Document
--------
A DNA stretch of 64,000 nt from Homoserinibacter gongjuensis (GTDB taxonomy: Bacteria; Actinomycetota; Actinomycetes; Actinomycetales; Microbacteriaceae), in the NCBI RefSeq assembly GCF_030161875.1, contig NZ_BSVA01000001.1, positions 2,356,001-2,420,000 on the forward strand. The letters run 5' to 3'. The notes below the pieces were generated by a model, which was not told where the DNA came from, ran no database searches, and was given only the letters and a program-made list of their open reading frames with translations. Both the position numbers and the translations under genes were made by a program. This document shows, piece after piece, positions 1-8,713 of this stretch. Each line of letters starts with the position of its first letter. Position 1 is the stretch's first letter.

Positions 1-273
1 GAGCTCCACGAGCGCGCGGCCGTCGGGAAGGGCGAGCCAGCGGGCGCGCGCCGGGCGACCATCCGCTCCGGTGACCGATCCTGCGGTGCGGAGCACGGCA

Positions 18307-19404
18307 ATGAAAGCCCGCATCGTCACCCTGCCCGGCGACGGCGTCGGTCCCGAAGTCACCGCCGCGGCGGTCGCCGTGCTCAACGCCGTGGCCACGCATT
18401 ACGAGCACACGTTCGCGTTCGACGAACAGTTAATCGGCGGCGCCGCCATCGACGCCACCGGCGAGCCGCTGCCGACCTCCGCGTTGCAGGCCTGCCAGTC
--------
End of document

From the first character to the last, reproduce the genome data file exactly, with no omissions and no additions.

A DNA stretch of 64,000 nt from Homoserinibacter gongjuensis (GTDB taxonomy: Bacteria; Actinomycetota; Actinomycetes; Actinomycetales; Microbacteriaceae), in the NCBI RefSeq assembly GCF_030161875.1, contig NZ_BSVA01000001.1, positions 2,356,001-2,420,000 on the forward strand. The letters run 5' to 3'. The notes below the pieces were generated by a model, which was not told where the DNA came from, ran no database searches, and was given only the letters and a program-made list of their open reading frames with translations. Both the position numbers and the translations under genes were made by a program. This document shows, piece after piece, positions 1-8,713 of this stretch. Each line of letters starts with the position of its first letter. Position 1 is the stretch's first letter.

Positions 1-273
1 GAGCTCCACGAGCGCGCGGCCGTCGGGAAGGGCGAGCCAGCGGGCGCGCGCCGGGCGACCATCCGCTCCGGTGACCGATCCTGCGGTGCGGAGCACGGCA

Positions 18307-19404
18307 ATGAAAGCCCGCATCGTCACCCTGCCCGGCGACGGCGTCGGTCCCGAAGTCACCGCCGCGGCGGTCGCCGTGCTCAACGCCGTGGCCACGCATT
18401 ACGAGCACACGTTCGCGTTCGACGAACAGTTAATCGGCGGCGCCGCCATCGACGCCACCGGCGAGCCGCTGCCGACCTCCGCGTTGCAGGCCTGCCAGTC